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8 Ways to Enjoy the Rivers of Colorado


So, you’ve probably heard: This year will not be the best year to tame the bucking, bruising beasts that are Colorado’s famed whitewater rapids. A historically low snowpack and an early runoff mean that river recreators and outfitters must manage their expectations, prep for an early season and call this “the year of family rafting” to support a milder season. Which means one thing: Hit the water now! Don’t waste any time, and support this pivotal industry when it needs it most.

But you’ll likely need help picking a river ride that suits your fancy. We’ve offered up 10 great river rides for you to try. Or check out the brand-new website raftingcolorado.net for a comprehensive guide to Colorado’s gentle giants and wild rapids.

1. Numbers

Short but oh so sweet on the Arkansas

The Arkansas holds some of the state’s most iconic, feared and beloved rapids. Numbers is one such icon. A half-day trip down Numbers is only 6 miles, but it’s a lot of action per mile. Come prepared to have a guide scream bloody murder at you. With nearly continuous whitewater, this series of rocky and steep drops is a very technical ride and requires precise paddling. In the shadow of the Collegiate Peaks, you’ll be paddling for dear life…and loving every minute of it. If you want to extend the trip, make it a full-day excursion and experience what is called “the ultimate whitewater adventure”—begin above Numbers in the Pine Creek stretch of the Arkansas, which drops 200 feet in less than a mile. It’s intense, so come emotionally and physically ready for some activity and a potential swim in the drink.

Good for: Experienced rafters

City: Near Buena Vista

Rapids: IV-V

Min age: 16 to 18 depending on outfitter

2. South Platte

A kayaker’s paddle playland

There is something entirely special about urban whitewater. It can also be said that the South Platte and its play parks give an special feel to the Denver area. Over 15 miles, paddlers can go from Chatfield Dam’s South Platte Park all the way to Confluence Park in the heart of Denver. This section of the South Platte leads through various community parks and past the city’s most famous landmarks (i.e. Elitch’s). The mild water of the South Platte is only interrupted by a few small rapids and various whitewater play parks, which includes downtown’s Confluence Park.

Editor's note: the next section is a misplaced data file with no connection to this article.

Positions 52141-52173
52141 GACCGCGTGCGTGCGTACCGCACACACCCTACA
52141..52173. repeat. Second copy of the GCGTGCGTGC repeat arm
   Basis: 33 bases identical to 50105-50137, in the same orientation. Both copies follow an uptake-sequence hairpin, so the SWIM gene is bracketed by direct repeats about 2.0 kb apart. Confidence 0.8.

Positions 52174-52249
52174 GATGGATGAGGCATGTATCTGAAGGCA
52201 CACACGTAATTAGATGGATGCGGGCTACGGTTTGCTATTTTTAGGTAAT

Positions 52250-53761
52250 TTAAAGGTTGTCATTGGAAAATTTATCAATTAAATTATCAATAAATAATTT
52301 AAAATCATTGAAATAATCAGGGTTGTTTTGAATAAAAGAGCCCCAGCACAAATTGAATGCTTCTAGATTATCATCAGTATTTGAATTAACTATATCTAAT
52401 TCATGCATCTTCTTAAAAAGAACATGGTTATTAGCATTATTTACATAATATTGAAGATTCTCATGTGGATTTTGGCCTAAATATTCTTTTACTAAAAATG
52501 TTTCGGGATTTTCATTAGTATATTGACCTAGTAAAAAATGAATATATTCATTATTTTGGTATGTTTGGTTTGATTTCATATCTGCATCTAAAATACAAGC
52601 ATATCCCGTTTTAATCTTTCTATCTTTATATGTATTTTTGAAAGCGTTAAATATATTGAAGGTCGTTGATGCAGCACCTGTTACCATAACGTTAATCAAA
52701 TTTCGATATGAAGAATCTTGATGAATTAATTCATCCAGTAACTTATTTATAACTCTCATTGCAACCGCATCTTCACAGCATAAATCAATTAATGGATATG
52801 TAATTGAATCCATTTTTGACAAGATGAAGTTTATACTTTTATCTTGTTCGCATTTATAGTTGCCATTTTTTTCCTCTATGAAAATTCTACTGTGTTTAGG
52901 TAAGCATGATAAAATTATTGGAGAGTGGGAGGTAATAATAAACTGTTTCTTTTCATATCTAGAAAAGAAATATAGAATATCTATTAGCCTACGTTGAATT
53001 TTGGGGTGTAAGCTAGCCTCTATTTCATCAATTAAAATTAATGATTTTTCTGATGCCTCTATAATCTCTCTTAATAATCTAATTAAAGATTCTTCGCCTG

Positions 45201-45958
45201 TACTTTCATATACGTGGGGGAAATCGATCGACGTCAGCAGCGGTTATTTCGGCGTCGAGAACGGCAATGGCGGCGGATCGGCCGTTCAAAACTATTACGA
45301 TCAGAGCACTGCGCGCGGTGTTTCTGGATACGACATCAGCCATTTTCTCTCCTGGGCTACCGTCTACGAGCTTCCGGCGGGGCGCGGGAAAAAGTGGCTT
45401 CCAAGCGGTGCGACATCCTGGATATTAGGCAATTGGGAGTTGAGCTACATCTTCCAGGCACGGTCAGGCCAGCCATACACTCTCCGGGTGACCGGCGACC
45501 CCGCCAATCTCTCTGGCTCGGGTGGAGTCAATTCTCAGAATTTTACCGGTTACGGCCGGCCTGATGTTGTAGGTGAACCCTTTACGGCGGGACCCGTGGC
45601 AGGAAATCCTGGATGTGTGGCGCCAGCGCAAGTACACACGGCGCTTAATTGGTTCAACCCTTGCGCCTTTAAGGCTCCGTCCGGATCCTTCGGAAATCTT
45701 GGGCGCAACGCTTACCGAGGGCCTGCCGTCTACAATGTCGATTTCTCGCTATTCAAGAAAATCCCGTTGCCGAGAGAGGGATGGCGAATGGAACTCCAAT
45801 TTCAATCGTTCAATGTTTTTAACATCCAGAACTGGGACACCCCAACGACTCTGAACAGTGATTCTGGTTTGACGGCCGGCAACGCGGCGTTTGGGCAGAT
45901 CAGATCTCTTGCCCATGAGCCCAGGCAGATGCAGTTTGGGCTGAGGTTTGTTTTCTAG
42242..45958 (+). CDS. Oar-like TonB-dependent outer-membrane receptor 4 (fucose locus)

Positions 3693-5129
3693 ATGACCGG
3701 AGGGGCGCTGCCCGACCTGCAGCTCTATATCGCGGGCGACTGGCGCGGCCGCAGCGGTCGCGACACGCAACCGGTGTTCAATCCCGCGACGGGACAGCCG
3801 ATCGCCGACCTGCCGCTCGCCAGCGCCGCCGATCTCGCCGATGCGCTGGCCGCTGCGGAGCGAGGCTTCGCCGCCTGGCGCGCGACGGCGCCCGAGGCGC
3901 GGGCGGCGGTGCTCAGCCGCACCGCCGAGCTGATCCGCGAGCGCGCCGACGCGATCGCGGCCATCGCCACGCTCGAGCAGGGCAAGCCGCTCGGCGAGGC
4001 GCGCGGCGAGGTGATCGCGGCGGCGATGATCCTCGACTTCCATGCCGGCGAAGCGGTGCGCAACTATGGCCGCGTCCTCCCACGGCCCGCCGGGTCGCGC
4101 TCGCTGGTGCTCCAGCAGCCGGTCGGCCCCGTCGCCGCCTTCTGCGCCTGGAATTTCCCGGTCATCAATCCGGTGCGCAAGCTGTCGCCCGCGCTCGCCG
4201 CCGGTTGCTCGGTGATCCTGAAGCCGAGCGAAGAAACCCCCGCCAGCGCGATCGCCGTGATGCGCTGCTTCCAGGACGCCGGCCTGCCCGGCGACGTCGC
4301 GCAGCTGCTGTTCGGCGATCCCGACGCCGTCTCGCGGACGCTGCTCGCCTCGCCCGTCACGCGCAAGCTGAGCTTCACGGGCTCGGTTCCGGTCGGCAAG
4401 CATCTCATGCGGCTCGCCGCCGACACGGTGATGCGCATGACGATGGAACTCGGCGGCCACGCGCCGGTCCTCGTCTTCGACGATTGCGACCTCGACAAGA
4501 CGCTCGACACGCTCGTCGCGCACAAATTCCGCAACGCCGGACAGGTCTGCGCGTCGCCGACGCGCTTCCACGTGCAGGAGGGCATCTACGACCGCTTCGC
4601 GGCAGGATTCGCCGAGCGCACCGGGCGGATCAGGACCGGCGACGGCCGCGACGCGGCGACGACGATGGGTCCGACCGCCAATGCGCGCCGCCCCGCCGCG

Good For: Kayakers

City: Denver

Rapids: II-III

Min age: Kayaking experience recommended

3. Boulder Creek

Tubers unite in Boulder’s famed waterway

Tubing Boulder Creek is a milestone in any local’s life. The Boulder Creek Path parallels the creek, so hop on and off as you please. Tubers should drop in down from the Eben G. Fine whitewater park during high water, or you’ll get heavier whitewater than you’re probably looking for (class II-III rapids). Here, flows are best from May to early July. The creek is not always a super mellow ride, and you’ll likely fall out, so don’t wear flip flops, string bikinis or lose jewelry. They’ll likely become sacrifices to the whitewater gods.

Good For: Tubes, kayaks and river boards

City: Boulder

Rapids: II-III

Min age: 13

4. Clear Creek

A perfect day-trip just up I-70

The nice thing about Clear Creek is you can choose how extreme you want to go. Starting in the Lawson/Dumont area, heading through Idaho Springs and running nearly to Golden, the action can range from technical and dangerous to a fun, family friendly ride fit for those as young as 7. It’s an intimate creek that provides some heart-thumping, adrenaline fueled adventures. If you’re up for an advanced full-day trip, you’ll hit 30 major rapids over 18 miles. At the bottom stretch, you’ll earn your stripes on some class IV and V rapids with names like Hell’s Corner, Terminator and Corkscrew. If you prefer something simpler, enjoy the upper section of the creek with sizable but manageable whitewater, and check out a bit of urban rafting as you make your way through Idaho Springs. The biggest bonus is just how close Clear Creek is to the Front Range, a mere 30 minutes drive from Denver.